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MBTA riders, transit advocates rally for low-income fares


Transit advocates, MBTA riders and workers are making one final push for a low-income fare program to be passed through the Legislature by the end of the month, when the formal session ends.

State Sen. Lydia Edwards, Rep. Adrian Madaro, and Carmen’s Union Local 589 President Jim Evers joined fellow low-income fare supporters at a Public Transit Public Good-organized Tuesday afternoon rally in front of the State House.

“Low-income people are the hardest-working people in the commonwealth,” said Edwards, D-East Boston. “This isn’t a giveaway. This isn’t a — trying to give them anything free.

“This is an attempt to make sure that the hardest-working people know that their commonwealth is working for them. They have earned this opportunity. This is what we need to do.”

Edwards said she has introduced an amendment, “Lucky No. 7,” which would include a low-income fare program into the Senate’s transportation bond bill. Madaro tried to push for a similar amendment in the House version of the bill, which didn’t make the final cut.

Both noted that the House and Senate have already passed a low-income fare program, but it was vetoed by Gov. Charlie Baker last year.

“It wasn’t a priority for him, but we’re going to deliver some big checks and some signatures so he knows it’s a priority for us,” Edwards said.

Last month, a poll by MassINC found 84% of 1,002 surveyed residents favor discounted fares for low-income riders, and 78% support making public buses free to ride.

But the switch is projected to cost the MBTA between $52-$85 million annually and further impact a budget already heavily dependent on fare revenue.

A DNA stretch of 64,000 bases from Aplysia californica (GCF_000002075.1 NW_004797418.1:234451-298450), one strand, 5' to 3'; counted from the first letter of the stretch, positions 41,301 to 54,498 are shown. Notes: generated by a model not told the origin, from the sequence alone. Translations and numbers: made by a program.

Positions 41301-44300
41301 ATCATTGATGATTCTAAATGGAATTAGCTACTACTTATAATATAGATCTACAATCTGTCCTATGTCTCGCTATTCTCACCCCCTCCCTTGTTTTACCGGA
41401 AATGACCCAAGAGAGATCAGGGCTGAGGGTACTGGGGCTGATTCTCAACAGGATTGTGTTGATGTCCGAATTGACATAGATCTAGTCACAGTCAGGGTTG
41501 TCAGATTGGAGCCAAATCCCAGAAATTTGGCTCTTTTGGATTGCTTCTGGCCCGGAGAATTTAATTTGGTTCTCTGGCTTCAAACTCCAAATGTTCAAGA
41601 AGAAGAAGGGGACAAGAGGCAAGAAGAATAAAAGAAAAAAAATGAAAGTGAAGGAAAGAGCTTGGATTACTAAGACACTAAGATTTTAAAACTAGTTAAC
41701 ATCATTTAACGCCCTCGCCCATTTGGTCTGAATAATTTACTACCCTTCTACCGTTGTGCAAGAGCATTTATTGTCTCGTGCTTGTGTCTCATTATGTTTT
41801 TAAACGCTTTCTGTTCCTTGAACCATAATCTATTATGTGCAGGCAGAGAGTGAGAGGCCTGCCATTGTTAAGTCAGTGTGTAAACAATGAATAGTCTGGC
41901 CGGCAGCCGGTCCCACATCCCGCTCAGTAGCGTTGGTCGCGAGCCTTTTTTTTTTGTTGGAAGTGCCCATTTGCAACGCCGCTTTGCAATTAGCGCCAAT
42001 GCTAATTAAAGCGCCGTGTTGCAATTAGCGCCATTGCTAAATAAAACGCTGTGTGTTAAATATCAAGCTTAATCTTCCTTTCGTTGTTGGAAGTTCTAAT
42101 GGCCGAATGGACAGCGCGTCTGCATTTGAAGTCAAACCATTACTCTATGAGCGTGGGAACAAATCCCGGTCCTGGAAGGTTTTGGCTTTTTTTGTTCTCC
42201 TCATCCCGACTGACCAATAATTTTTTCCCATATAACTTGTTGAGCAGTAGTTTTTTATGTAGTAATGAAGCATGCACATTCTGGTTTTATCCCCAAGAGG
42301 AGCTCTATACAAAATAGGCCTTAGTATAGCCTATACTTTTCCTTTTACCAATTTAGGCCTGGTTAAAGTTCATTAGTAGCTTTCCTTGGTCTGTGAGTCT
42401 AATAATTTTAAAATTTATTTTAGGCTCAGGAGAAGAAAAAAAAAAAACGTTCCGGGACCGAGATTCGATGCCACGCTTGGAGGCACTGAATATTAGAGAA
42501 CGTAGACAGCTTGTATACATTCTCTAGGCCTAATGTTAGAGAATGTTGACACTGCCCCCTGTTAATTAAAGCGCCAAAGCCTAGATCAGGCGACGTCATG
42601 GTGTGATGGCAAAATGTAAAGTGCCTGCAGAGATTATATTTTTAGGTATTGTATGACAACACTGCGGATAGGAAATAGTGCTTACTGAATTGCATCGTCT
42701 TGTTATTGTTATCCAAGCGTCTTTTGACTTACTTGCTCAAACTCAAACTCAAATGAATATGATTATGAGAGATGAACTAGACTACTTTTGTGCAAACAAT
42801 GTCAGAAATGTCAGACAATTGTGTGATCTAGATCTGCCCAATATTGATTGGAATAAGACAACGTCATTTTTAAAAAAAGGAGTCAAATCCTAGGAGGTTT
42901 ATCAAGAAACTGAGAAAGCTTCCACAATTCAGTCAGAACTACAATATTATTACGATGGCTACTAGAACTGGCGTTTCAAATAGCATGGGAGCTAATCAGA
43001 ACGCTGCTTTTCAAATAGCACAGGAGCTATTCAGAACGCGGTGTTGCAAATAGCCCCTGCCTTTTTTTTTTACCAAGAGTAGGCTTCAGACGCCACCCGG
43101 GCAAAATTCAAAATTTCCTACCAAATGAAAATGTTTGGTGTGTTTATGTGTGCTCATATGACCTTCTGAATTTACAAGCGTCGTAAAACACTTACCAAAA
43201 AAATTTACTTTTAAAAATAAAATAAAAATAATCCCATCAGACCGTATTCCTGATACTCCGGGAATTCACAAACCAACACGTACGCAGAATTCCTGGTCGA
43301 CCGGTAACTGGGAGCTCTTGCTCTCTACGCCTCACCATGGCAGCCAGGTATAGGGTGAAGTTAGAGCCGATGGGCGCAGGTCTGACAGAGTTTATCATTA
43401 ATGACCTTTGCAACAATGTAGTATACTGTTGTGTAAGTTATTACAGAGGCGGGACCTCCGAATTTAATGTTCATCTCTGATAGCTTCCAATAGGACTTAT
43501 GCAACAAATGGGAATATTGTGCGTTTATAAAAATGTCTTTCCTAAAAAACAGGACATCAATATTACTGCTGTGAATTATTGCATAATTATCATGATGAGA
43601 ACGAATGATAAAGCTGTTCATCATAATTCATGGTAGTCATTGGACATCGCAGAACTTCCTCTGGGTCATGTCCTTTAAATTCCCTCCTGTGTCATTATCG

“The MBTA’s revenues come mainly from highly recessive sources — fares and sales taxes — which disproportionately affect people of color and low-income earners,” Evers said. “We need to find ways to sustain this effort by putting a funding mechanism in place.

“Low-income fare is just one small step we can take to make the system more fair and equitable.”

A reduced fare would be a game-changer for riders like Huiquin Huang, a home health aide from Charlestown who relies on the T to get to her job every day.

“When you’re in a family of low-income workers, every penny, every cent counts,” Huang said through a Chinese interpreter.

“Sometimes I walk 15 minutes to the bus so I can save 70 cents, because that 70 cents will go to my next ride for the bus and this is how I can make sure we can put food on the table.”

The rally concluded with advocates streaming into the State House to deliver giant CharlieCards with 1,000 petition signatures to Senate President Karen Spilka, House Speaker Ron Mariano and Gov. Charlie Baker.

A spokesperson for Baker’s office did not immediately respond to a request for comment.


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